Both over- and underfeeding hospitalized patients can have detrimental impacts. Around 33% of hospitalized patients (non-maternal, non-neonatal) have malnutrition, with half of these patients experiencing a worsening of malnutrition severity during their admission. Malnutrition has a significant negative impact on overall patient morbidity, mortality and quality of life, as well as increased healthcare costs.
Predictive equations are the most widely used means to assessing energy needs, yet the equations often lead to under- and overfeeding. Indirect calorimetry (IC) is considered the gold standard for assessing energy needs in hospitalized children and adults; however, most hospitals do not have access to the equipment necessary to perform IC evaluations.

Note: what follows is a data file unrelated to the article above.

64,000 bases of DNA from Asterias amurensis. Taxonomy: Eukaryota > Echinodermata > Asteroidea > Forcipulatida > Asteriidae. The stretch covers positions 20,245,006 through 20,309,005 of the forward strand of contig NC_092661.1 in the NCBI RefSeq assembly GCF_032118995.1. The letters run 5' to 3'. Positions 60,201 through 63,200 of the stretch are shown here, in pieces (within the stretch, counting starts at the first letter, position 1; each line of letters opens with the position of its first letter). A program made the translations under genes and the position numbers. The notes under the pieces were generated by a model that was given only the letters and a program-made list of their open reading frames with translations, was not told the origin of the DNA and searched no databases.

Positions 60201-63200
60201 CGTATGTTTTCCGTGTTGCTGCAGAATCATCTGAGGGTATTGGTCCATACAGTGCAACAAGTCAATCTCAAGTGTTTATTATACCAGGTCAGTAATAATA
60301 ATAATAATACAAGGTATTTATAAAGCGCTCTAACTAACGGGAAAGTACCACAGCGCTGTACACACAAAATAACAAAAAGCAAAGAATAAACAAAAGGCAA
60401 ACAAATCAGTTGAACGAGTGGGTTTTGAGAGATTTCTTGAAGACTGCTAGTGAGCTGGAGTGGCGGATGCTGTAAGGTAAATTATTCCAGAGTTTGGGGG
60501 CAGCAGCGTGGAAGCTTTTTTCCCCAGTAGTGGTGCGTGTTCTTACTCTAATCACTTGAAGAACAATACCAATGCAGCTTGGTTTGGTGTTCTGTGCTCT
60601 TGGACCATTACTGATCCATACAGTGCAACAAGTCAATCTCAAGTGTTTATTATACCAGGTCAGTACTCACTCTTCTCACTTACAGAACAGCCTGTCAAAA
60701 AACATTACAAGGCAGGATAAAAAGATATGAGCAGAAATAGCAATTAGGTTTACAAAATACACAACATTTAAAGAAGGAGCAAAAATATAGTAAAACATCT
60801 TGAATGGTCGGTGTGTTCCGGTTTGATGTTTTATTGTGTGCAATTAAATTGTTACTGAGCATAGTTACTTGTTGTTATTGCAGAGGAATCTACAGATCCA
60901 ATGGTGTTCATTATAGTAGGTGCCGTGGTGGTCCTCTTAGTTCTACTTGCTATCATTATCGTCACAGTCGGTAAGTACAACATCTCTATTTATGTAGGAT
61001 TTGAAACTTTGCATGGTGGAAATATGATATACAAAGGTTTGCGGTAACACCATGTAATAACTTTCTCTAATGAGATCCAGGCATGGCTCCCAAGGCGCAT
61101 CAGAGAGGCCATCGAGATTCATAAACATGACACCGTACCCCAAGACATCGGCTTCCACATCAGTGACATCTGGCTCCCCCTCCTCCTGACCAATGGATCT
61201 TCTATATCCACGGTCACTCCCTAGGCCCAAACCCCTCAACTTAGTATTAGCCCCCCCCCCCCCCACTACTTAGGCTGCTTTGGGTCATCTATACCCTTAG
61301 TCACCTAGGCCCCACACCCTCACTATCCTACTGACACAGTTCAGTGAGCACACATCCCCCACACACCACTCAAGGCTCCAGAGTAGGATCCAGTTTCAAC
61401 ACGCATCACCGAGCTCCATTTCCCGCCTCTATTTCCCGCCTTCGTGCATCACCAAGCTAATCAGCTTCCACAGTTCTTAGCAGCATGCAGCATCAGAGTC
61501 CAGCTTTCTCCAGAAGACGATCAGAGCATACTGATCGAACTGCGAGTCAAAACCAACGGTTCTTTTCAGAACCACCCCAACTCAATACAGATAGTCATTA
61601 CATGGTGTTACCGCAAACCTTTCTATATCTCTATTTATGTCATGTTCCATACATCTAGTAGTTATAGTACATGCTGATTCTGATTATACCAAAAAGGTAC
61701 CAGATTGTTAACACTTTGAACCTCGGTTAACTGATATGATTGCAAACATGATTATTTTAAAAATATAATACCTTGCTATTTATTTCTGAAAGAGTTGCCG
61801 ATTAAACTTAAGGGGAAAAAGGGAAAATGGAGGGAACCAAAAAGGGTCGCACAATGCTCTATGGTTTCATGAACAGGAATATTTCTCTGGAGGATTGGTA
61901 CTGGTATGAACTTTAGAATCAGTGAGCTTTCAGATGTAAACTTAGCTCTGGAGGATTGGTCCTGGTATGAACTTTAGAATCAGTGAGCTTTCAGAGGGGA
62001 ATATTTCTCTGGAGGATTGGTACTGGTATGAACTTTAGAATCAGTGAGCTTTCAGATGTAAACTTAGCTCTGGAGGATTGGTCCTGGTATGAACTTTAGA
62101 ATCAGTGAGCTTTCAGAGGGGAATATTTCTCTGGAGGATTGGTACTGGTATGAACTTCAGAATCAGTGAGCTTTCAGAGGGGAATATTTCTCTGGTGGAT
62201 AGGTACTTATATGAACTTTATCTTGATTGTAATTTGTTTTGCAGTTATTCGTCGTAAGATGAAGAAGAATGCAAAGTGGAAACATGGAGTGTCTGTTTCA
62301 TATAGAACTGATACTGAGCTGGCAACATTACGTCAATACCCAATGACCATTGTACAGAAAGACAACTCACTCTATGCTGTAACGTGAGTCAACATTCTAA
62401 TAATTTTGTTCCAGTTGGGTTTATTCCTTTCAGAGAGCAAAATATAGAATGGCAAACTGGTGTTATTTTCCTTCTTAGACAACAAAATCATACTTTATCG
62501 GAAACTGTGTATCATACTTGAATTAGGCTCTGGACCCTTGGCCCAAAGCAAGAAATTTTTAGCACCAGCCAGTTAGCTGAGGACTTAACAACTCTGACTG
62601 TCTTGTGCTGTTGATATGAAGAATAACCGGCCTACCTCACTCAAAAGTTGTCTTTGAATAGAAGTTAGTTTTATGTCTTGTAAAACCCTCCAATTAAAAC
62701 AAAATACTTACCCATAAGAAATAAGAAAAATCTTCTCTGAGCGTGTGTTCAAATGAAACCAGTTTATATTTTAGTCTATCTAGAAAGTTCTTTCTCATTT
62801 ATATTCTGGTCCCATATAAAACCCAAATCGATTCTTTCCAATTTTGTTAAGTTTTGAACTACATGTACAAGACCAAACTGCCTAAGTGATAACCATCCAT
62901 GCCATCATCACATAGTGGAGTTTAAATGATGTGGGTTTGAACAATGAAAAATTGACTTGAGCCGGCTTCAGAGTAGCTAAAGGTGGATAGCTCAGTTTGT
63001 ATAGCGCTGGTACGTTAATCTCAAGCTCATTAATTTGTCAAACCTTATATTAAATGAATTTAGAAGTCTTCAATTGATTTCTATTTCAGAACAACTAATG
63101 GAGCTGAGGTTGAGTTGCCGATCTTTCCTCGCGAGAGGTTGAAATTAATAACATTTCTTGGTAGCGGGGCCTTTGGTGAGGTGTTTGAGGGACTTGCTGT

This session reviews the evidence comparing estimated energy needs from predictive equations and measured resting energy expenditure from indirect calorimetry. It will also review the indicators for testing both pediatric and adult patients. A case study will also be reviewed which will demonstrate how important the use of IC is for adequately feeding critically ill patients and how optimal nutrition can optimize recovery.
CPE Level: Level 2 (intermediate knowledge/experience)
- 10.5.1 Reevaluates and adjusts plans of care to support client/patient health goals.
- 10.2.7 Performs calculations to determine nutritional requirements by identifying and utilizing patient-appropriate formula.
- 3.2.8 Challenges, encourages and supports others to take action to advance the profession.
- Explain how to use indirect calorimetry (IC) to evaluate energy expenditure in the critically ill pediatric and adult patient whose requirements are difficult to assess.
- Identify the optimal candidate criteria for pediatric and adult patients when IC should be used for nutritional assessment.
- Interpret results of IC from presented case study and integrate data into an effective nutrition intervention.
- Melissa Wallinga
- Diane Nowak